Just make sure you stay with the same size tires. Unless you drive like a bat out of hell, you'll likely notice absolutely no difference in handling.
  • I am on my second set of Bridgestone Turanza LS-H tires for my 98 Camry XLE V-6. I love them. They are quiet, responsive, and I got 80K from the first set. Tire Rack and Firestone carry them, Discount Tire could order them for me.
  • dandman1dandman1 Posts: 12
    hi
    has anybody put IS 300 rims on a camry
    i can get some steel 16" rims for the winter, same bolt pattern as 07 camry, but one is rwd, camry is front wheel drive, will offset by that bad?
    id be running 215/60/16 snows
    thanks
    dan
  • jg6jg6 Posts: 70
    You need a wheel offset of 40-50mm. You have to do that homework.............
  • ja5573ja5573 Posts: 14
    Hi, my 05 Camry LE has 30k on it. The tires seems to be factory installed Goodyear Integrity(I bot it used). When should I expect to replace the tires? Thanks.

    J
  • 210delray210delray Posts: 4,722
    How much tread is left on them now? Tires generally start with 10/32 inches of tread depth, and 2/32 is the legal minimum in most places, although it's not wise to let them get worn that low (that's only 1/16 inches). Don't forget, you have a full-size spare in the trunk.
  • blufz1blufz1 Posts: 2,045
    Maybe 45k.
  • ja5573ja5573 Posts: 14
    Thanks for the reply. One more thing, is there a easy way to measure the thread left without taking car to the maintenance shop?

    J
  • 210delray210delray Posts: 4,722
    You can buy a tire tread depth gauge at an auto parts store for about 5 bucks. Or you can use a penny to see if the tread is near the legal minimum. Also, the tires have "wear bars" to show when the legal minimum is approaching -- details are in your owner's manual.

    Insert the penny into the tread with Lincoln's head pointed downward. Do this at several places around each tire. If you can see the top of Abe's head, the tire should be replaced.
  • Hi I don't have much time now to read all preious posts so I'm going to throw this out there. I'm buying a Super White XLE. I really don't like the wheels that come on the car. My friend has a Camry SE that looks so sporty with custom chrome wheels. I'm buying the XLE for comfort but would want to make it look more sporty. I'm tinting the windows dark. Any wheel suggestions that are a good deal? Maybe a wheel/tire that is inbetween passengar and performance. Thank you so much for your time!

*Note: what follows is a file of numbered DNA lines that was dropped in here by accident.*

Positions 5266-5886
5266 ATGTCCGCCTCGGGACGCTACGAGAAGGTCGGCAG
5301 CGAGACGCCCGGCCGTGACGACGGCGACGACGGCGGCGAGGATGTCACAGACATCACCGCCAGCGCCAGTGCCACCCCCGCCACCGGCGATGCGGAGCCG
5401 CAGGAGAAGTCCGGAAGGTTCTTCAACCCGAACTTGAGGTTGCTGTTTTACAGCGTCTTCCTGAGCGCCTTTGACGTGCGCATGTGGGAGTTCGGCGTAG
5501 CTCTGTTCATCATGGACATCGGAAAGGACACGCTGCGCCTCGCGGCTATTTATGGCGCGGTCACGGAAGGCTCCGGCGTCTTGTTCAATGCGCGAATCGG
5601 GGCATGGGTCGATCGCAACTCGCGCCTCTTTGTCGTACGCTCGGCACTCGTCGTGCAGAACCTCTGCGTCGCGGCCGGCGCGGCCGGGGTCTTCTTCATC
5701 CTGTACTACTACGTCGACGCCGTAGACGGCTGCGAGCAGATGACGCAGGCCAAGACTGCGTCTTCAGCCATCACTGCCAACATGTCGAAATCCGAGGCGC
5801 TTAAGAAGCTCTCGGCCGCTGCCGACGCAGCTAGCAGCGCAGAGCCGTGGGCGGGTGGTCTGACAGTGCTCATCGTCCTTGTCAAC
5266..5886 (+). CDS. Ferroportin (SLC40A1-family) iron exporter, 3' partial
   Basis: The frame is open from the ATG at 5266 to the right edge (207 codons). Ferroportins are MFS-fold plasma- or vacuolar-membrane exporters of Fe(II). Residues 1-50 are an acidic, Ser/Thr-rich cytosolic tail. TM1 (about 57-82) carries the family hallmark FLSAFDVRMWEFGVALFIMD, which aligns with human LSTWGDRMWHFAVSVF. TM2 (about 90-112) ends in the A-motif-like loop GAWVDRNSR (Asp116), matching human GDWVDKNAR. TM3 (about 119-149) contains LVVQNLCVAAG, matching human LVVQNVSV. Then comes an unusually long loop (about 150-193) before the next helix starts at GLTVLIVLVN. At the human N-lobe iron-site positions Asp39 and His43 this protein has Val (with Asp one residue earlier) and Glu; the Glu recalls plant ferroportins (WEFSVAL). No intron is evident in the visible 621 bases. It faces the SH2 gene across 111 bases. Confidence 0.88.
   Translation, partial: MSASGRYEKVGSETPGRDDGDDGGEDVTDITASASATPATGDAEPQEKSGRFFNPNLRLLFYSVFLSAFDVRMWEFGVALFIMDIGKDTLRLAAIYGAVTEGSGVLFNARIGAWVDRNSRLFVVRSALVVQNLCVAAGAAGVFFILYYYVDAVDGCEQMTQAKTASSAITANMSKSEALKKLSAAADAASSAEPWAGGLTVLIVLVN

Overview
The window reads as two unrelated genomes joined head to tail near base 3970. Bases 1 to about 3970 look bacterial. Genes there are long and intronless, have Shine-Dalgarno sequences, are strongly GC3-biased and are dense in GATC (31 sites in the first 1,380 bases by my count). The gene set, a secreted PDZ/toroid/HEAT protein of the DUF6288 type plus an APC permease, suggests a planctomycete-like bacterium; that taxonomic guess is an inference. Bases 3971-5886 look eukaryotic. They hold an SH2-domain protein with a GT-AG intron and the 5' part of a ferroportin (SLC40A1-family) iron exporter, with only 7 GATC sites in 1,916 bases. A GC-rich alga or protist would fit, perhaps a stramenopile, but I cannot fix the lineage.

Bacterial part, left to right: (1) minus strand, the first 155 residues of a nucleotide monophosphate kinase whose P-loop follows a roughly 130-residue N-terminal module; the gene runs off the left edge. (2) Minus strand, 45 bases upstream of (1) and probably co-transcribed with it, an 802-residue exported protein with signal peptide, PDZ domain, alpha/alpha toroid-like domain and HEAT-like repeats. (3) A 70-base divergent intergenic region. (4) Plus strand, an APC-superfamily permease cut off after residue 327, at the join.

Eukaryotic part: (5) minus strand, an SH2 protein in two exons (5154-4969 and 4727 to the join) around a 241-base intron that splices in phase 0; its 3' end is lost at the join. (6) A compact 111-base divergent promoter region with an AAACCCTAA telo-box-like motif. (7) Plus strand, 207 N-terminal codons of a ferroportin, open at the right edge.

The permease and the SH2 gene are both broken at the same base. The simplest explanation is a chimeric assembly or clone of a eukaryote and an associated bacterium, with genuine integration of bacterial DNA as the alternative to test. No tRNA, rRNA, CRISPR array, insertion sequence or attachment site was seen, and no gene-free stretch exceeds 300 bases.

• alaoalao Posts: 1
    My 07 Camry LE tires are cupping at 11,000 miles. I brought it to the dealership, the told me that it's normal and that I "Have To" rotate the tires every 10,000 miles. I suspecting that it's my strut is causing it. I check my strut, 3 out of 4 have oily film. The dealer told me that the oily film is normal. They will not replace the strut or tires. Have anyone experience these issue before? If you have, please advise me how to get it fix or what I have to do to get it fix.
  • stlpike07stlpike07 Posts: 218
    Well, the owners manual suggest oil changes and tire rotations at every 5,000 mile interval.

    I would recommend going to a different Toyota dealer, because any Toyota dealer can do warranty work.

    If that gets you nowhere, call Corporate Toyota's customer service and open a case with them. See what a case manager recommends.
  • I'm not sure what happened, but one morning, my wife drove the Camry to work and noticed that a hub cap was missing. I'm not sure if it was because someone stole it, or I might've lost it while driving. Either way, it's missing. So if you live in Los Angeles or around the area, and are willing to give, or sell for cheap, please post your response with an email address and we can probably meet up or something. Thanks!
  • stlpike07stlpike07 Posts: 218
    I'd check on ebay. I guarantee you can find one for cheap. Or, go to a junk yard. The hub cap will probably be a few dollars at most.
  • Go to www.hubcaps.com

    They are inexpensive and have everything. I've got several things from them.
  • I have a 03 camry, I found the pressure which shows on the door say 20 psi. But when I rotate my tires, the shop always increase the pressure to 32 psi. So what is the correct pressure for my car?
  • 210delray210delray Posts: 4,722
    It's not 20, it's 29. I assume you made a typo.

    But 32 isn't going to hurt at all, and personally I inflate the tires on my '04 and '05 Camrys up to 35 psi.
Sign In or Register to comment.